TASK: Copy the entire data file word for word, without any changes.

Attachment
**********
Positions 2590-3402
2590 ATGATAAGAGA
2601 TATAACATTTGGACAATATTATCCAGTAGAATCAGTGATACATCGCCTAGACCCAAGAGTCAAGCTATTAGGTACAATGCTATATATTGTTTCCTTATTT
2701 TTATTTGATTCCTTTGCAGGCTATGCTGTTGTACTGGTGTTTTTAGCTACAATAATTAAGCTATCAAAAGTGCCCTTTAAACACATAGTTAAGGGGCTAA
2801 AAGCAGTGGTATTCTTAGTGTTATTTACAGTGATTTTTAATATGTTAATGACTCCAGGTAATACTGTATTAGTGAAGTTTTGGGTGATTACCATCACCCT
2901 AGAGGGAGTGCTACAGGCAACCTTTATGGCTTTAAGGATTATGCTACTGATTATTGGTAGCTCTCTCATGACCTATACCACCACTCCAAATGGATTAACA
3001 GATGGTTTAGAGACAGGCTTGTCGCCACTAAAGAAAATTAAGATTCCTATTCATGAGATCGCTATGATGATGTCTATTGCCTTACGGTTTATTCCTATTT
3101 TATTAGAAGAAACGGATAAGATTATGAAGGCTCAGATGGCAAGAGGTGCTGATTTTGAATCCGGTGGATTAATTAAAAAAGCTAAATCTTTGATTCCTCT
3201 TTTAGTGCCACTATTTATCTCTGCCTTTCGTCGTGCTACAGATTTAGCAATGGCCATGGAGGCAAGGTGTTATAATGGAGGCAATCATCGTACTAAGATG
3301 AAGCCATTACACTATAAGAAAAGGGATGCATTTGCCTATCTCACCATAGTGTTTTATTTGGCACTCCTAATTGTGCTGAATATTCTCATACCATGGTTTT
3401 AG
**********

Positions 2590-3402
2590 ATGATAAGAGA
2601 TATAACATTTGGACAATATTATCCAGTAGAATCAGTGATACATCGCCTAGACCCAAGAGTCAAGCTATTAGGTACAATGCTATATATTGTTTCCTTATTT
2701 TTATTTGATTCCTTTGCAGGCTATGCTGTTGTACTGGTGTTTTTAGCTACAATAATTAAGCTATCAAAAGTGCCCTTTAAACACATAGTTAAGGGGCTAA
2801 AAGCAGTGGTATTCTTAGTGTTATTTACAGTGATTTTTAATATGTTAATGACTCCAGGTAATACTGTATTAGTGAAGTTTTGGGTGATTACCATCACCCT
2901 AGAGGGAGTGCTACAGGCAACCTTTATGGCTTTAAGGATTATGCTACTGATTATTGGTAGCTCTCTCATGACCTATACCACCACTCCAAATGGATTAACA
3001 GATGGTTTAGAGACAGGCTTGTCGCCACTAAAGAAAATTAAGATTCCTATTCATGAGATCGCTATGATGATGTCTATTGCCTTACGGTTTATTCCTATTT
3101 TATTAGAAGAAACGGATAAGATTATGAAGGCTCAGATGGCAAGAGGTGCTGATTTTGAATCCGGTGGATTAATTAAAAAAGCTAAATCTTTGATTCCTCT
3201 TTTAGTGCCACTATTTATCTCTGCCTTTCGTCGTGCTACAGATTTAGCAATGGCCATGGAGGCAAGGTGTTATAATGGAGGCAATCATCGTACTAAGATG
3301 AAGCCATTACACTATAAGAAAAGGGATGCATTTGCCTATCTCACCATAGTGTTTTATTTGGCACTCCTAATTGTGCTGAATATTCTCATACCATGGTTTT
3401 AG